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loehmannsThere’s been a death in the family.  Oh no, thank goodness, not that kind of death, but a real loss nonetheless, and for the millions of hardcore Loehmann’s shoppers, you know what I mean. The news is devastating. Loehmann’s, after 92 years of dressing American women, (and men) in designer clothing for less – way, way less – has filed for bankruptcy and the liquidation has begun.  No more Loehmann’s?  Oh no Lo’s, say it ain’t so.

With Loehmann’s, founded in 1921 by Frieda Loehmann and her son Charles in Brooklyn, NY, it was never just about the clothes. Shopping at Loehmann’s was a sport. There was skill, strategy and gamesmanship, and sometimes it could get physical. You didn’t go there to look for something specific.  It didn’t work that way.  You went to Loehmann’s to score.  It issued a challenge, and a true Loehmann’s disciple took up the gauntlet with fervor.  Patrolling the aisles got your juices flowing.  It energized you, and a good find at Loehmann’s was worn on your deeply discounted sleeve like a badge of honor. Not politically correct to announce the price of your new dress?  We Loehmann’s pros couldn’t wait to crow about it. You paid what for that at Saks?  We paid $49.99 at Loehmann’s, and that was before our 10% every day Diamond Club discount.

Shopping at Loehmann’s was also an inheritance, passed down from generation to generation, and I come by my gene naturally. My Russian immigrant grandmother settled in Brooklyn and indoctrinated my mother at the Loehmann’s there. I cut my teeth on the Loehmann’s in Hewlett, NY.  And before my three daughters were even out of diapers, they were toddling around the aisles in the White Plains, NY store getting schooled in the fine art of developing the Loehmann’s je ne sais quoi, that sixth sense that would alert you to a new shipment from Michael Kors, some hidden gems on the Free People rack, or how to pull together a suit by grabbing the skirt and jacket from different racks and making sure the fabrics were the same. So you see,  Loehmann’s runs in my family, the same as our blue eyes and a love of the beach.

The key information was found on the blue Loehmann’s ticket. While it had the store’s price in large print on the bottom, it had the designer’s suggested retail price in smaller print toward the top. A $450 suit jacket for $229.99.  A $275 pair of wool slacks for $139.99. How did they do it?  It was like magic.

The communal dressing room was salient to the Loehmann’s experience. Your neighbor in the room became your instant fashion advisor, and you, hers. She might have the worst fashion sense and no style whatsoever, but you absolutely cared if she thought those pants made your butt look big. Women of all shapes and sizes paraded around in underwear that mostly would never qualify for the Victoria Secret catalogue. “What do you think of this?” women would ask, to no one in particular, and they’d immediately get two or three definitive opinions.  The rules of the room were also written in stone, although I am sure they were never actually written. What was on your hook was yours. But hang it on the rack for items women did not want, and it became fair game for the herd. First one to pounce, wins. No backsies. I’ve gotten a couple of my best finds using this method, I’m proud to say.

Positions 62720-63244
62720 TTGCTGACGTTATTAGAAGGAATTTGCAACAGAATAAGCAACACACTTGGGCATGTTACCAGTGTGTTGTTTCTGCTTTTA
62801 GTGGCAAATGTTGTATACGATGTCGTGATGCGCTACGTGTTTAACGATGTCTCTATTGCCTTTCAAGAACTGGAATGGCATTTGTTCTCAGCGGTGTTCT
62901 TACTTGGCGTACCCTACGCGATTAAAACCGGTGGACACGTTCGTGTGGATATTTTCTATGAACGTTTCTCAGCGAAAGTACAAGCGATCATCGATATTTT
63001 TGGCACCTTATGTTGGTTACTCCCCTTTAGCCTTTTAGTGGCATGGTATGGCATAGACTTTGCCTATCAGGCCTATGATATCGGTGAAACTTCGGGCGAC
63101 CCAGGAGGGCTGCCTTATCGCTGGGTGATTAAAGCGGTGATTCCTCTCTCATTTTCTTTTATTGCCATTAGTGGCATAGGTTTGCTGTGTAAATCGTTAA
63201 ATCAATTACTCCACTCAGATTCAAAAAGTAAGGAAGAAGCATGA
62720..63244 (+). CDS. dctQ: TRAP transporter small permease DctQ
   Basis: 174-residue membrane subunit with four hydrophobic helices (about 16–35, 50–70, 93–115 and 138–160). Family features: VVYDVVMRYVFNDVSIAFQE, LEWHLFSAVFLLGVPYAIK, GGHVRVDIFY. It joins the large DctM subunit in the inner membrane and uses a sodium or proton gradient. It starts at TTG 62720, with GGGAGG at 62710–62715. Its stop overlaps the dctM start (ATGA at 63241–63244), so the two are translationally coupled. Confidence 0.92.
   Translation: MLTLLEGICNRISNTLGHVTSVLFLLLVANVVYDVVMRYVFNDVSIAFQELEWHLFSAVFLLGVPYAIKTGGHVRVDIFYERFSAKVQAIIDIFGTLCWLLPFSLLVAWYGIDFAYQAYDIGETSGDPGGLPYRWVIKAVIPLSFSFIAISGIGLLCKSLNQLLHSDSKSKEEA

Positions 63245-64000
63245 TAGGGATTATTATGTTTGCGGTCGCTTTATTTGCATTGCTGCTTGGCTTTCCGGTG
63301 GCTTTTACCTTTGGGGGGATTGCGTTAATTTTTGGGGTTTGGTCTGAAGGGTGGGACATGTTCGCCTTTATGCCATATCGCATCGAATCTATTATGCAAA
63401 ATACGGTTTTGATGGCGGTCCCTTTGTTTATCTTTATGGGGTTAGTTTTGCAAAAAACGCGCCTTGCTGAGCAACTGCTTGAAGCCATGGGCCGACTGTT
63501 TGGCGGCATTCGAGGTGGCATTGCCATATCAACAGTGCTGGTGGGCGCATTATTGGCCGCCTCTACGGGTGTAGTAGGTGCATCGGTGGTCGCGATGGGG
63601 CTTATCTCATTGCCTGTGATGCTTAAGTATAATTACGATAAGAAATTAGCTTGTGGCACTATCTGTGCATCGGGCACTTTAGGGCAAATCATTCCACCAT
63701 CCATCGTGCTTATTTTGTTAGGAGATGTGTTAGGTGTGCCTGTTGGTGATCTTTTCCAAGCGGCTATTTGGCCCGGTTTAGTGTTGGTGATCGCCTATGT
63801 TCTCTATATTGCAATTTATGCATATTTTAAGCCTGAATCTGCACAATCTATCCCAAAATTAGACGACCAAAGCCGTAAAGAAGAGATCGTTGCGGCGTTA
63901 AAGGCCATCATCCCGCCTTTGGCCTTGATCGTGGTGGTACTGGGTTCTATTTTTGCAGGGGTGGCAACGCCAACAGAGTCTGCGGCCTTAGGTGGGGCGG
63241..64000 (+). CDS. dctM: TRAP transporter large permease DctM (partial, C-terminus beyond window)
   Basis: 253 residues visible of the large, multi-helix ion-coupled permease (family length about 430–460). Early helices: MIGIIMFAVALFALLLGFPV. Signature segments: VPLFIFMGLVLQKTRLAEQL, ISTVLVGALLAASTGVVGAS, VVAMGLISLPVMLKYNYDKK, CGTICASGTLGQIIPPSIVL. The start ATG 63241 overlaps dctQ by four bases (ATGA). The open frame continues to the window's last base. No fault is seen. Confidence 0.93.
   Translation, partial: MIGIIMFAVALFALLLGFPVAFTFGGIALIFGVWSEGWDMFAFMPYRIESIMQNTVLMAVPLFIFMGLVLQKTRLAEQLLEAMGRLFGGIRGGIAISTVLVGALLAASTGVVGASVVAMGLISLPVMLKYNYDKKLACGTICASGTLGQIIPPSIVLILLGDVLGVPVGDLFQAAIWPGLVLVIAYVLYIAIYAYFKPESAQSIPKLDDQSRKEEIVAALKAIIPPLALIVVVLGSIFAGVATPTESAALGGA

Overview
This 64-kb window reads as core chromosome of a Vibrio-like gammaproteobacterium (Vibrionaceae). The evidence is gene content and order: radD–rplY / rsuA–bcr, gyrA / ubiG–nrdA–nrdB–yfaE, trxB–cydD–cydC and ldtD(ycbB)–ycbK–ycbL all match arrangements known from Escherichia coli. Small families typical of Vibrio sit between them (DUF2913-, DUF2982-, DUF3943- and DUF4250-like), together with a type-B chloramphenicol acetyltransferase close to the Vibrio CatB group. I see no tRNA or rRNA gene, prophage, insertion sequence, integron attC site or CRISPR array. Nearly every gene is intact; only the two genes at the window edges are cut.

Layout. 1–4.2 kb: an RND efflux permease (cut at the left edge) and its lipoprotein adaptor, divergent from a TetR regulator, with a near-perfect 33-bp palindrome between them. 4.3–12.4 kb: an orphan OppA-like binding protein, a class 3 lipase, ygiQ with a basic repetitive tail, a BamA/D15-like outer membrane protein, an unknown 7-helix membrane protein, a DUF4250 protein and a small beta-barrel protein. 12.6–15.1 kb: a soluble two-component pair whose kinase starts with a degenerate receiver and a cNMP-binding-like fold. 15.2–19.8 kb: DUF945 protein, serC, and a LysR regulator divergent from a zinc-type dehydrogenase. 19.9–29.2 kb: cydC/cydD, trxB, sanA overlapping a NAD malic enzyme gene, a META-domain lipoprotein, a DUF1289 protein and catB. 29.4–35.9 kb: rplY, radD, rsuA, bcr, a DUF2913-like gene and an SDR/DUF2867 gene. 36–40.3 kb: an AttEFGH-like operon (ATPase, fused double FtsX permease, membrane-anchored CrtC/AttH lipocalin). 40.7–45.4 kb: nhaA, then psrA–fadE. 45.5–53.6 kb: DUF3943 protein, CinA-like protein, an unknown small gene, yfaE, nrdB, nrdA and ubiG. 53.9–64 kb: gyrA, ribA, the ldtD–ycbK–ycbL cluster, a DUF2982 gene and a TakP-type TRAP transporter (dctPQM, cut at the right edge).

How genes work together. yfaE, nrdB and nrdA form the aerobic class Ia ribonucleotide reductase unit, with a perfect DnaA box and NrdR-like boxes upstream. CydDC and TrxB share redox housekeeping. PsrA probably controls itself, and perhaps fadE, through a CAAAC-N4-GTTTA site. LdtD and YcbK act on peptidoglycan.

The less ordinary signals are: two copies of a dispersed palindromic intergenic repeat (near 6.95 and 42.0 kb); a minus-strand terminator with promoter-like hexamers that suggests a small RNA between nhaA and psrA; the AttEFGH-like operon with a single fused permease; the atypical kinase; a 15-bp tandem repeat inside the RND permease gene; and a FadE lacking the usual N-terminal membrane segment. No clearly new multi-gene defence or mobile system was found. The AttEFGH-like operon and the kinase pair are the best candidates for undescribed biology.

Sometimes, the lure of a good discount would get the better of even a seasoned Loehmann’s veteran, and we all, gun to head, could admit to a few bad purchases.  That bright green Alice and Olivia dress?  Too tight. Wrong color. No place to wear it. But no matter. It was $495 full retail, and $99 today.  There was no way you were going home without it.  The fact that it might never see the light of day?  A mere detail.

Truth is, however, those moments were few and far between. I still feel a sense of pride just thinking about that Elie Tahari black wool coat I bought earlier this year – $560 full retail, $209 for me last fall – that I have yet to wear without getting multiple compliments.  Ditto for the navy sleeveless Theory dress, and the black wool and faux leather jacket by an unknown manufacturer that always looks awesome and was an absolute steal at $49.99 (before coupons).

The future is uncertain. Where will we shop?  Department stores are so sterile. You have to go into a dressing room by yourself!  And there is not the same sense of the hunt, to say nothing of the lack of deep discounts. Specialty stores?  They are expensive. And the selection is small.

However, an optimist could see a ray of hope.  This is the third time the company has filed for Chapter 11 bankruptcy.  So if past is prologue, perhaps, just perhaps, Loehmann’s will rise again.  We can only hope.

A Eulogy to Loehmann’s was last modified: by

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